Increase Font Size Option 7 Reset Font Size Option 7 Decrease Font Size Option 7
  • Polls

    As we go back to school, what was your favourite playground game?

    View Results

    Loading ... Loading ...
  • In the September issue of Best of British…
  • Subscribe to our Newsletter
    • Events
    • Offers
    • British Trivia
    • Exclusive Competitions
  • An Image Slideshow
  • An Image Slideshow

Best of British is the UK’s premier nostalgia magazine covering every aspect of life from the 1930s to today.

Each issue encourages you to:

  • Explore readers’ own recollections and memories in our Yesterday Remembered section
  • Discover more about days gone past with stories on everything from vintage transport to great Britons and from Christmas traditions to great days out
  • Enjoy regular reader favourites such as Treasures in the Attic, 1940s Post, Postcard from… and of course our Puzzle Page and Crossword

We hope you like reading our magazine as much as we love compiling it. In the meantime here is this month’s letter from our Editor, Simon Stabler

Vivat Bacchus

Some say school was the best days of their lives, while others believe it was hell on earth. I’m somewhere in between and although it wasn’t the greatest hardship, I’d rather have been somewhere else.

That probably explains why I’m only in touch with three people from school; my younger brother, one of his classmates who happens to own a well-known brewing company, and Chris Hallam, who has written the cover story celebrating St Trinian’s and its creator Ronald Searle. Despite a breadth of award-winning illustrations across film, books and magazines – including, as “any fule kno”, another fictional school, St Custard’s, in Geoffrey Willans’ Molesworth series – Searle considered the maidens of St Trinian’s a millstone round his neck.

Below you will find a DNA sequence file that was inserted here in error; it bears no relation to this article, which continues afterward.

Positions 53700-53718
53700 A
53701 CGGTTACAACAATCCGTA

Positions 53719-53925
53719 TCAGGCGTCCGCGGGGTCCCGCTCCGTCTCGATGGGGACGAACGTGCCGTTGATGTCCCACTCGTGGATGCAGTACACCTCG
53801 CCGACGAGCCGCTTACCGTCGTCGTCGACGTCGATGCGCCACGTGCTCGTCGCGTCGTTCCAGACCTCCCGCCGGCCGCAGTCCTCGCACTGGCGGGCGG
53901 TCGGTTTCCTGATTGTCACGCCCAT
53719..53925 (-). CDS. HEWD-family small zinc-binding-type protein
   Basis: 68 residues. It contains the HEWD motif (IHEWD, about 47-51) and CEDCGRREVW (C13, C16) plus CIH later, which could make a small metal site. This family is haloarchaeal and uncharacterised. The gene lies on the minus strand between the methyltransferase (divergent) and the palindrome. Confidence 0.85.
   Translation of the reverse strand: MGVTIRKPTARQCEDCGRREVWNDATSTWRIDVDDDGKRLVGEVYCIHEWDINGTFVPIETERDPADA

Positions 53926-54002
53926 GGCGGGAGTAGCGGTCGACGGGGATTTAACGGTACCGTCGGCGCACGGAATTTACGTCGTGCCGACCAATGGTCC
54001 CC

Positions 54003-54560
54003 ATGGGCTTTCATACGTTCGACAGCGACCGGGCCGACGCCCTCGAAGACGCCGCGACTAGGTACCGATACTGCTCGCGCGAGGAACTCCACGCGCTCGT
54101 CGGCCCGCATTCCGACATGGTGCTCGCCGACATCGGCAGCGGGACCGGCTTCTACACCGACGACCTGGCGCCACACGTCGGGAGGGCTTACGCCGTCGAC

Teacher turned crime writer Colin Dexter was altogether more benevolent towards his famous creation, Inspector Morse, imbuing the character with his own love of music, crosswords and the classics. The final Morse novel, The Remorseful Day, was published 20 years ago this month and, to mark the occasion, Sandra Smith recalls the afternoon she spent talking to the author.

Colin Dexter’s brother, John, taught Latin at my old school. In fact, Chris and I were in the final first year to have compulsory Latin lessons. Neither of us took it up in later years (something I sometimes regret) but one of my older friends told me how helpful our Mr Dexter was in preparing her (all-female) class for their O-level Latin exam.

The night before the exam, he invited the girls round to his flat so they could practise their vocabulary. You’re probably thinking: “You couldn’t get away with that now,” and you’re probably right. But this is the clincher: not only did a single man of a certain age have five or six 16-year-old girls in his flat, he also brought some bottles of wine for them to sample during the revision session.

There was nothing untoward going on. This kindly innocent act, intended to ensure his class did the best they possibly could, shows just how things have changed. But let’s hope none of them went into the exam hall the next day with a hangover.